Comparing laparoscopic and open pancreaticoduodenectomy in patients with pancreatic head cancer: oncologic outcomes and inflammatory scores

Munseok Choi, Ho Kyoung Hwang, Seoung Yoon Rho, Woo Jung Lee, Chang Moo Kang

Research output: Contribution to journalArticlepeer-review

6 Citations (Scopus)

Abstract

Background: Both the technical and oncological safety of laparoscopic pancreaticoduodenectomy (LPD) remain controversial in treating pancreatic head cancer. We evaluated the oncologic benefit of LPD and compared the inflammatory score between LPD and open pancreaticoduodenectomy (OPD). Methods: From January 2014 to March 2019, 61 patients with standard PD not combined with other organ resection were finally enrolled in this study. Among these patients, 27 underwent LPD and 34 underwent OPD (registered on 16 July 2019, and registration number is 2019-1411-001). Results: The estimated blood loss (EBL) for the LPD group was less than that of the OPD group (P = 0.003). The operation time was similar, as was the incidence of complications such as postoperative fistula, delayed gastric emptying. Overall survival was not different between LPD and OPD (44.62 vs. 45.29 months, P = 0.223). However, a significant improvement in disease-free survival (DFS) was seen in the LPD group (34.19 vs. 23.27 months, P = 0.027). No statistically significant differences were found in terms of the postoperative change in inflammatory scores and differentiated white blood cell counts. Conclusions: LPD is not only safe and feasible in pancreatic head cancer patients but is associated with a reduced amount of EBL, favorable DFS.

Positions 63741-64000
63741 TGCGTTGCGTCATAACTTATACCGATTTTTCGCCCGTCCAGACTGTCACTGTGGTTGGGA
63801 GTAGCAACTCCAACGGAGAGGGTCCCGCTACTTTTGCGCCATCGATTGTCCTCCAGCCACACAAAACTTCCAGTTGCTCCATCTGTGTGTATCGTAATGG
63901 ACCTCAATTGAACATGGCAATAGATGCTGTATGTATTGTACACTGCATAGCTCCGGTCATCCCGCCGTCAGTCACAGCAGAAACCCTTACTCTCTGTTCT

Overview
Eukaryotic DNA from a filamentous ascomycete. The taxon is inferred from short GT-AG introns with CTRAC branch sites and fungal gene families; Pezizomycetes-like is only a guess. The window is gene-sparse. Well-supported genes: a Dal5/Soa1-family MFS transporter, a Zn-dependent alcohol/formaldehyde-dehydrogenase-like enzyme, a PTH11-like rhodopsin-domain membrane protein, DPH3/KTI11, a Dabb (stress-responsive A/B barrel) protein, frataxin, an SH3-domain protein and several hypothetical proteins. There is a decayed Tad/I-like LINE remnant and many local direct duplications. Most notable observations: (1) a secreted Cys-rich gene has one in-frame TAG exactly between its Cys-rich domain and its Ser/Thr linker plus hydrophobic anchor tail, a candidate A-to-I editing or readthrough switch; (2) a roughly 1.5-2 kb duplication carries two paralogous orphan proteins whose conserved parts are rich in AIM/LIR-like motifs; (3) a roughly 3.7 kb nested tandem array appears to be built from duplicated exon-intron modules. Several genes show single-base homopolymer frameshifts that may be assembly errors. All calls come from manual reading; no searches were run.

Original languageEnglish
Pages (from-to)124-131
Number of pages8
JournalJournal of Hepato-Biliary-Pancreatic Sciences
Volume27
Issue number3
DOIs
Publication statusPublished - 2020 Mar 1

All Science Journal Classification (ASJC) codes

  • Surgery
  • Hepatology

Fingerprint Dive into the research topics of 'Comparing laparoscopic and open pancreaticoduodenectomy in patients with pancreatic head cancer: oncologic outcomes and inflammatory scores'. Together they form a unique fingerprint.

Cite this